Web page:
The wind has been blustery cold these last few days and nights. The kind of cold that you want to look at from your cozy living room. Maybe you have a hot cup of coffee and a blazing fire going. That is the way to enjoy the beauty that winter can bring. However, we are chicken keepers. There is no watching from the side lines. We have to don the winter weather gear and we have to trek out to the chicken coop a couple of times a day… all winter long. Our chickens depend on us.
Winter chicken keeping is not for the faint of heart. It is cold. There is ice to break from the buckets. Bedding, water and feed all need hauling out. Frozen toes and wind burned hands, though, your chickens, cold hardy breeds especially, are equipped to live through the winter without the creature comforts of running water and central heat like us, but they do require some daily assistance.
Wintering chickens over to spring requires fresh water. I choose not to have any electricity in my coop. This means I have to be committed to bringing my chickens fresh water multiple times a day. I like to make my job easier by rotating out water buckets. I take a fresh waterer out with room temperature water and I pull out the frozen one. This water brigade has served me well. I take the frozen one back into the house with me to unthaw and clean. This way, there is less time out in the cold for me. I would rather break up ice from my mud room sink than the yard.
Keeping chickens healthy also comes with the feed. Your chickens can be just fine surviving on a commercial layer feed all year long. You do need to be sure they have fresh food each day. During severe cold temperatures I supplement my chickens feed with meal worms as well as homemade suet cakes. A favorite of mine to make is one from beef tallow that I render at home. You can find the recipe here. Your chickens burn extra calories when staying warm. The suet’s extra fat and calories are not for everyday all year long feedings, but do help in my experience when the temperatures are at the coldest.
Keeping your chickens bedding dry is very important. When chickens are spending extra time inside the coop, dry bedding is essential. I prefer the deep liter method of bedding for my chickens in the winter months. I add fresh pine shavings to the bedding as needed. I start with 4-6 inches of bedding in the Fall which can grow to a foot by Spring. Your job is to work against moisture from droppings. However, nature and biology are working with you too. There is a natural process at work in your deep litter. Bacteria and other microbes are always present. These microbes will begin to break down the droppings and litter, much like the natural occurrence of decomposition of organic material on a forest floor. I also like to add a thin layer, a flake or so, of hay to the bedding. This works as a boredom buster and has my chickens scratching all about the coop floor. The scratching helps to aerate the liter much like turning compost. Keeping in mind that if ever you smell a strong ammonia odor, you need to open the doors and windows for air and clean out your coop.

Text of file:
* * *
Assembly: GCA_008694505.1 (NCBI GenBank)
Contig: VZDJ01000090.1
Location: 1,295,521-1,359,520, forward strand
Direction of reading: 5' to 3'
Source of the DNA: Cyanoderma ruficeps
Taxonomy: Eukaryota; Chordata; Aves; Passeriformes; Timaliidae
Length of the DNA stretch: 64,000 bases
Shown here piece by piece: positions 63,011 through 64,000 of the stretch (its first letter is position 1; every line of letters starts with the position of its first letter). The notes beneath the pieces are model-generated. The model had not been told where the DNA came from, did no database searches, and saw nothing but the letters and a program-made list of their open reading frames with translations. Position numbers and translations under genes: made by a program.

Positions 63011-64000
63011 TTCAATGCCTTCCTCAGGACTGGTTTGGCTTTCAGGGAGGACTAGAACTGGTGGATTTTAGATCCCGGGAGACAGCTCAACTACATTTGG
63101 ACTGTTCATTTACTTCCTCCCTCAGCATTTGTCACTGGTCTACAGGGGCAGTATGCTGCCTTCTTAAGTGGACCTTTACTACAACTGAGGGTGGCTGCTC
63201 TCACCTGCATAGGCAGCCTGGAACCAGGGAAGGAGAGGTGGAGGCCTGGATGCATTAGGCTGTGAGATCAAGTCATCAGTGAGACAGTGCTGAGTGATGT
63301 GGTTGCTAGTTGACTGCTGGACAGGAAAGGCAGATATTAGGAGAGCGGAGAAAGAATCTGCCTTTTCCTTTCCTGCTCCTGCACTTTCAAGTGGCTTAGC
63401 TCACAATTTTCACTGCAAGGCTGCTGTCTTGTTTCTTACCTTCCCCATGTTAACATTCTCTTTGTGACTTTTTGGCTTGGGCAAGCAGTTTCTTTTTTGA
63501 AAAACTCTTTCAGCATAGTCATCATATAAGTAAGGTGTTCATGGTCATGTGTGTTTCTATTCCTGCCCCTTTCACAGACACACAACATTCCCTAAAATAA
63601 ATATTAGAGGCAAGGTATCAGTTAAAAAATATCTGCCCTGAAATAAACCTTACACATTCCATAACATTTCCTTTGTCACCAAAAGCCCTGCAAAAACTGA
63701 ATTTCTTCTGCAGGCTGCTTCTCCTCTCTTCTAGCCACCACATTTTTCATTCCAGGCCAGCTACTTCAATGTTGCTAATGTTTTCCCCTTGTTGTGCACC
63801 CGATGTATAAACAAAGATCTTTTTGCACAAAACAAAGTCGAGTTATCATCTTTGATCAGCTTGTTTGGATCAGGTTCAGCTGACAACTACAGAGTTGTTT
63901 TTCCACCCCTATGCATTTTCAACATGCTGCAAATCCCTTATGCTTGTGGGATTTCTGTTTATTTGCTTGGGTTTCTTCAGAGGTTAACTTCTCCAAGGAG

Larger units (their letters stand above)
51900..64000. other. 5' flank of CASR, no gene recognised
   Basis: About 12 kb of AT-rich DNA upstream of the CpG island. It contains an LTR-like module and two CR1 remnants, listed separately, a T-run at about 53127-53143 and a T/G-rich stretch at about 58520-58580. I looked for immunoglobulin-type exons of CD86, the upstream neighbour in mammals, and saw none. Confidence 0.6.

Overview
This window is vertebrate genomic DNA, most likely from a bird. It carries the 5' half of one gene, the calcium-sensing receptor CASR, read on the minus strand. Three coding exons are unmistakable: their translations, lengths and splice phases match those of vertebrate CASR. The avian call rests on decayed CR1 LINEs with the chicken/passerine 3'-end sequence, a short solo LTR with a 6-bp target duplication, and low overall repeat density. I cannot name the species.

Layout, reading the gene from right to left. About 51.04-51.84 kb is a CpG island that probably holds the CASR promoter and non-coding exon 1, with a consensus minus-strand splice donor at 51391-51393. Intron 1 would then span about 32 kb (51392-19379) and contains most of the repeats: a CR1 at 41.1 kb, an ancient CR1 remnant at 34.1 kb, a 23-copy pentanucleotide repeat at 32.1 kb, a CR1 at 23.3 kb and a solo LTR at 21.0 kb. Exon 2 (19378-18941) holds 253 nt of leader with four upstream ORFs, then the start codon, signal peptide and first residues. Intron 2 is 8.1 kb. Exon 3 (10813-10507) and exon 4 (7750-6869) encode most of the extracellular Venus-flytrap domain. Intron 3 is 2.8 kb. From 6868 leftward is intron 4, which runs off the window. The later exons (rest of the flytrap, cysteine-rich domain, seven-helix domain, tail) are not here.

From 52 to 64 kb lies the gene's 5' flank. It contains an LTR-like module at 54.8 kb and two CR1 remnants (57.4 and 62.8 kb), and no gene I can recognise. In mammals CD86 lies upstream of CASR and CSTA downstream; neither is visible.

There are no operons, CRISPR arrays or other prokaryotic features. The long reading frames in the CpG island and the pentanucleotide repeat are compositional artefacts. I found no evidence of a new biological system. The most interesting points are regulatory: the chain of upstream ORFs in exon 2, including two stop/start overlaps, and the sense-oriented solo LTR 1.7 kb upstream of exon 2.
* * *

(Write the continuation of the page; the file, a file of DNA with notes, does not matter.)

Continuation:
I am going to be honest here, winter chicken keeping is not my favorite season. It is hard work and in my frozen Michigan winters, it is cold work. The eggs are not plentiful, but the promise of spring chicks, eggs and sunny days are enough to keep me going.
Great blog, thank you.
We shovel paths in the deep snow so our hens can get some exercise outside. I give them rolled oats and cracked corn for winter treats and they love dried cat food. (I think the cat food helps them grow feathers back after a molt.) We also pick breeds of chickens with small combs as they are less likely to get frost bit during our long cold winters in Idaho.
I have a question I live in northern Michigan I just had a barred?rock chicken dye the other one has a bump on its chest and it’s molting as well as a salt and pepper one too.I have a white one,brown one,and a duck that are not molting any reason why there molting or why the other might have died.there a little over 2 years old
I raised buffs in Arizona and learned a few simple tricks for wintering birds, yes it does freeze in the desert! to keep from replacing buckets of ice , dig a hole slightly bigger then a 5 gallon bucket, rap the bucket in insulation and plastic make sure cover the bottom to. keep about 2 inches of the top edge free . bury bucket almost up to the wrap. place an old fridge grate over the top ( make sure ALL of birds can drink form it. the grate I to keep birds from drowning. proper placement will ensure less work to change it . (add 1 strand of pipe heat tape under the insulation a piece of PVC pipe to protect the cord form pecks. plug it in when teps dip. your birds will have semi warm water helping them stay a bit warmer. it costs just a few dollars to set up mostly for the pie an tape. but will help your birds and your back ice I heavy